Use of Force Ambrose Bierce, a social critic known for his sarcasm and wit, once described the police as "an armed force for protection and participation." In this pithy statement, Bierce identifies three critical elements of the police role. First, by describing the police as "armed," their ability to coerce recalcitrant persons to comply with the law is emphasized. Because police carry weapons, it follows that the force they use may have lethal consequences. The capacity to use coercive, deadly force is so central to understanding police functions, one could say that it characterizes a key element of the police role. Second, the primary purpose of police is protection, and so force can be used only to promote the safety of the community. Police have a responsibility for safeguarding the domestic well-being of the public, and this obligation even extends in qualified ways to protecting those who violate the law, who are antagonistic or violent toward the police, or who are intent on hurting themselves. In dealing with such individuals, police may use force in reasonable and prudent ways to protect themselves and others. However, the amount of force used should be proportional to the threat and limited to the least amount required to accomplish legitimate police action. Third, the concept of participation emphasizes that police and community are closely interrelated. Police are drawn from the community, and as police they continue to operate as members o...
This paper compares and contrasts popular opinions and professional assessment of police brutality and acceptable use of force. This is not only a sensitive subject, but one that proves hard to identify. The main takeaway is that each encounter is different. Within each situation, the details and contributing factors are also different. Police have to serve the public and are entrusted with an inherent amount of power. The line when that use of power becomes abuse of power is not always so easily defined. There are occasions where the evidence shows a clear abuse of power by the police. There are instances where the public opinion views a situation as excessive, however, the police are following acceptable practices and procedures.
In today’s society, it is vital for police officers to be armed with the necessary weapons needed to assure protection to the people of the world while rates of crime rise dramatically. The usage of firearms that are carried by cops are critical to stop possible future crimes and make the safety of many people in the world a top priority even easier. Cops can intimidate future criminals to not be criminals, because they would know that there is a chance they could get hurt commiting a crime. The assurance that cops have the needed material to keep not only me but many people in the world today as save as they can.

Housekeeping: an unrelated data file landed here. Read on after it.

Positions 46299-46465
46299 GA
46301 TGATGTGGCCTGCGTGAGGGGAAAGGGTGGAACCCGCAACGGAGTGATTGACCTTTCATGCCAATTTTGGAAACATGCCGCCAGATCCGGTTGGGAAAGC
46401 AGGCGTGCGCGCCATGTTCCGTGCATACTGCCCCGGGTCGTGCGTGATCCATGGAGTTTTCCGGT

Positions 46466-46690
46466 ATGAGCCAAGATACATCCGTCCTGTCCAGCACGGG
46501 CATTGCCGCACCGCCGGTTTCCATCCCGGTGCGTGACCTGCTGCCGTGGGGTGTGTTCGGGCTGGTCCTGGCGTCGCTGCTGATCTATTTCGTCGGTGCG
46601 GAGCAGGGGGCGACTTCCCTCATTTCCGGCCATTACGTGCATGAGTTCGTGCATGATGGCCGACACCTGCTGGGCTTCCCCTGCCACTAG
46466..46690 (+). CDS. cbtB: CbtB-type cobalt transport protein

American law enforcement agencies are based off the English models which began in the early 1800’s. In 1829, the English Parliament passed the Metropolitan Police Act (Walker, 1983). Sir Robert Peel who has been credited as the father of modern policing introduced this act to Parliament (Walker, 1983). This act established the London Metropolitan Police which was the model for American policing. This method of policing incorpor...
The use of force is a power inherited with the role police hold given the authority granted to them by the state to satisfy the objectives of law enforcement, such as the prevention of crime and the maintenance of law and order. The use of this power however is an option to be utilized as a last resort within reasonable levels and only in regards to resistance. On occasion an officer may be required to use force, this is determined by the act and level of resistance that can range from verbal resistance to the threat of life. With each incidence of resistance and the factors driving the police-citizen interaction, there is the potential for misjudgment in the use of force resulting in excessive force or to overstep authority to use force. Though the abuse of this authority has been expressed as an international issue, as highlighted at times in the media, it is a rare occurrence in comparison to the daily actions and interactions that police have among the citizenry. Still in the United States it remains a pervasive abuse of citizens’ rights.
The focus is on the issues of police accountability in modern society, and in particular why their accountability is more important than other professions. This is not surprising considering the amount of power and discretion police officers have, and the level of trust that the public holds with these civil servants. Police officers accountability is the biggest thing in their profession which has been an issue of concern they have to be accountable to the police department who want the officer to be an effective and responsible person, to people in the community who have best expectation from an officer and being accountable to themselves for their acts. An ordinary citizen of a country cannot obtain the powers that police officer’s have.